By Paul Goodman
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12.30pm Update At PMQs, David Cameron has just repeated his opposition to votes for prisoners but said that there may be another vote. That looks like a free vote, but not a Government bill – even a draft bill. A slapdown for the Attorney-General.
10.45am Update Mr Grieve is this morning suggesting that the Government will seek to introduce votes for some prisoners while also saying that the matter is ultimately one for Parliament. But since we already know what the Commons thinks, why introduce an unpopular bill that MPs will vote down anyway – further damaging David Cameron's authority? Downing Street must sort this one out – and fast.
Today's Guardian reports that the Conservatives are to bow to the European Court of Human Rights over votes for prisoners. It claims that the Government is to bring a draft bill to that effect "after the police commissioner elections on 17 November". The triple aim of such a measure would evidently be to yield to the wishes of the ECHR, avoid the defeat that a bill would meet if introduced on the floor of the Commons, and drag the whole matter out for as long as possible. As the paper notes, "a draft bill might take years to reach the statute book, since it would
require wide consultation and allow amendment by a joint committee of
Well-placed sources in the Justice Department told ConservativeHome yesterday evening that the story is untrue, that Chris Grayling is in charge of the issue, and that he is believed to be inclined neither to bring in a bill nor to grant prisoners the vote. Downing Street said tautly that "when people go to prison they lose their right to vote and that will remain the case". But the report is written by the paper's Political Editor, Patrick Wintour, and would not have been run were it not well-sourced. Leakology is tedious, but the story quotes the views of Liberal Democrat Ministers and claims that policy tensions on the issue are "blue on blue". So the source looks yellow to me.
This is not to say that there are no blue on blue divisions, and here we approach the heart of the matter. Dominic Grieve, the Attorney General, is quoted as having told Ministers that they must accept the ECHR ruling. But as the Justice Department source pointed out to this site, Mr Grieve does not have charge over the matter: Mr Grayling does, and he has form on the role of the ECHR. Only last month, confirming that the Government will appeal against a court ruling that indefinite sentences breach human rights, he pointedly said that "this not an area where I welcome the court seeking to make rulings".
In short, the Attorney General seems to believe that the Government should yield to the ECHR But the view the Justice Secretary – and by extension the Prime Minister – should take is that the ECHR should yield to Parliament, which has voted overwhelmingly against votes for prisoners. It may be claimed that the Liberal Democrats would block any such move. But the beauty of the Guardian story is its indication that "Liberal Democrat ministers still support compliance with the court,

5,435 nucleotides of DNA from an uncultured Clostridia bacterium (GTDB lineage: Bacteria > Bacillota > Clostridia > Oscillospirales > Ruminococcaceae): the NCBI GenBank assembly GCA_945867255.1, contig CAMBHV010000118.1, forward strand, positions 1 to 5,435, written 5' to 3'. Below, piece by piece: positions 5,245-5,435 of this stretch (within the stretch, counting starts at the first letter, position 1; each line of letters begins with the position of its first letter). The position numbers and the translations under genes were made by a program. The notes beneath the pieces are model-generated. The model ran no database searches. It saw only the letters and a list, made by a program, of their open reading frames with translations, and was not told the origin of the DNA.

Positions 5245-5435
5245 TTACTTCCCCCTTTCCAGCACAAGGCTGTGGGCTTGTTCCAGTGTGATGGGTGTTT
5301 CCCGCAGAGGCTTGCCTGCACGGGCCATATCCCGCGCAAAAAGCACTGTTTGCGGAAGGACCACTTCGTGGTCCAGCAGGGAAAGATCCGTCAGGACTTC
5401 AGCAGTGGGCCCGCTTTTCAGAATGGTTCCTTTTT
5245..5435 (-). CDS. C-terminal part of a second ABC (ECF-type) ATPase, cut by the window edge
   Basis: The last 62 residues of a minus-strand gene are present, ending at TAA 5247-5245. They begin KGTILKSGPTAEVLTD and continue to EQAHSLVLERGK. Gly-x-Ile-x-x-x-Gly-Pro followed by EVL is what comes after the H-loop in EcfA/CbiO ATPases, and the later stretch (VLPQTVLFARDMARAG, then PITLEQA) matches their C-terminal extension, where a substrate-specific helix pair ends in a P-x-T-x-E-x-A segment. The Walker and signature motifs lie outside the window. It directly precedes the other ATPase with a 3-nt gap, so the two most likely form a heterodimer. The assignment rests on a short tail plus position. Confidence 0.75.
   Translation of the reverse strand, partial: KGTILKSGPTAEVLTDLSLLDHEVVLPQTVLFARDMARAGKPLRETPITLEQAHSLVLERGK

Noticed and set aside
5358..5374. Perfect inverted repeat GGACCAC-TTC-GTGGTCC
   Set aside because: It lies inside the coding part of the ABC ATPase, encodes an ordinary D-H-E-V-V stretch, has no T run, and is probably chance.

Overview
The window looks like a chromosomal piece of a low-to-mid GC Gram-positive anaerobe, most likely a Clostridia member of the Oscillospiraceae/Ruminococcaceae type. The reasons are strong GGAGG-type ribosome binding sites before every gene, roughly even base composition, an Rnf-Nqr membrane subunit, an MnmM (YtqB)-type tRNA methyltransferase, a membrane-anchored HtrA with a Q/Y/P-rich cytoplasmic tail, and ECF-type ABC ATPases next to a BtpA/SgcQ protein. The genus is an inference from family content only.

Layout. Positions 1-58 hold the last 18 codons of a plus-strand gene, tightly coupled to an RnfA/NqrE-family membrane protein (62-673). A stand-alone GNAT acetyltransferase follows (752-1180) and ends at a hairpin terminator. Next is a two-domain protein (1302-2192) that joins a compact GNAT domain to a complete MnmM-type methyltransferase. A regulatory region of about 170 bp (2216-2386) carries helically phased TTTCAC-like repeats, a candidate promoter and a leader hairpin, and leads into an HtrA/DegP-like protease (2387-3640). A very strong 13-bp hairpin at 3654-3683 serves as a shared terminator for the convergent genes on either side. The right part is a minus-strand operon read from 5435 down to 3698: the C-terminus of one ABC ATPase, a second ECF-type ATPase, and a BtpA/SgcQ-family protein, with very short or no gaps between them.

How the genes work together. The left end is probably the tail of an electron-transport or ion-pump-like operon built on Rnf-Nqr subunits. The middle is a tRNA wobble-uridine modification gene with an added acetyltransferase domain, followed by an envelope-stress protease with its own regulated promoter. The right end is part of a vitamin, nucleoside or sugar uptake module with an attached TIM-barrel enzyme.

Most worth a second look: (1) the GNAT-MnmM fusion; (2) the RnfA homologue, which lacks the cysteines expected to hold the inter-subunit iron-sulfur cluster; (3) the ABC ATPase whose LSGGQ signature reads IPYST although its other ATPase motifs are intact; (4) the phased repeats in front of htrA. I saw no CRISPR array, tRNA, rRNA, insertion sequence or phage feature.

but do not want to be seen any longer to be in the vanguard on an issue
that is likely to make them deeply unpopular".
It follows that they would be unlikely strongly to resist the arguments made by such Conservatives as Dominic Raab, who "has argued there is practically no danger of a fine by the European court should Britain not introduce votes for prisoners, and absolutely no chance of the UK being kicked out of the Council of Europe". Essentially, Conservative Cabinet Ministers have an opportunity to make a decision over a disagreement that their agreement on the introduction of a British Bill of Rights barely masks – namely, whether they believe that in principle the view of the ECHR or of Parliament should prevail.
It is far from clear that a British Bill of Rights, once enacted, would have made any difference to the ECHR's view on votes for prisoners. And it should be noted that a resolution on such a bill is deadlocked – not because Liberal Democrat MPs are resisting it, but because liberal members of the priestly legal class, such as Lord Lester and Baroness Kennedy, are doing so on the Commission set up to consider it. But what is clear is that the Justice Secretary and the Prime Minister between them should unambiguously back the view that MPs themselves have unambiguously already given.
If they do not, those MPs should first make it clear that they will kick any bill to introduce votes for prisoners through the roof of the Commons, and then do so if any such measure is eventually introduced. They should also point out to Ministers that since the division on votes for prisoners was a free vote – the Government backed down after indications to the contrary, and some PPS's voted against the proposals – the practice should be repeated in the event of a bill: it would, in any event, be impossible to whip. The emotive point for most voters is that those who have been imprisoned should not have the freedom to vote. The constitutional point for MPs is that either way, it's a matter for them, not the ECHR.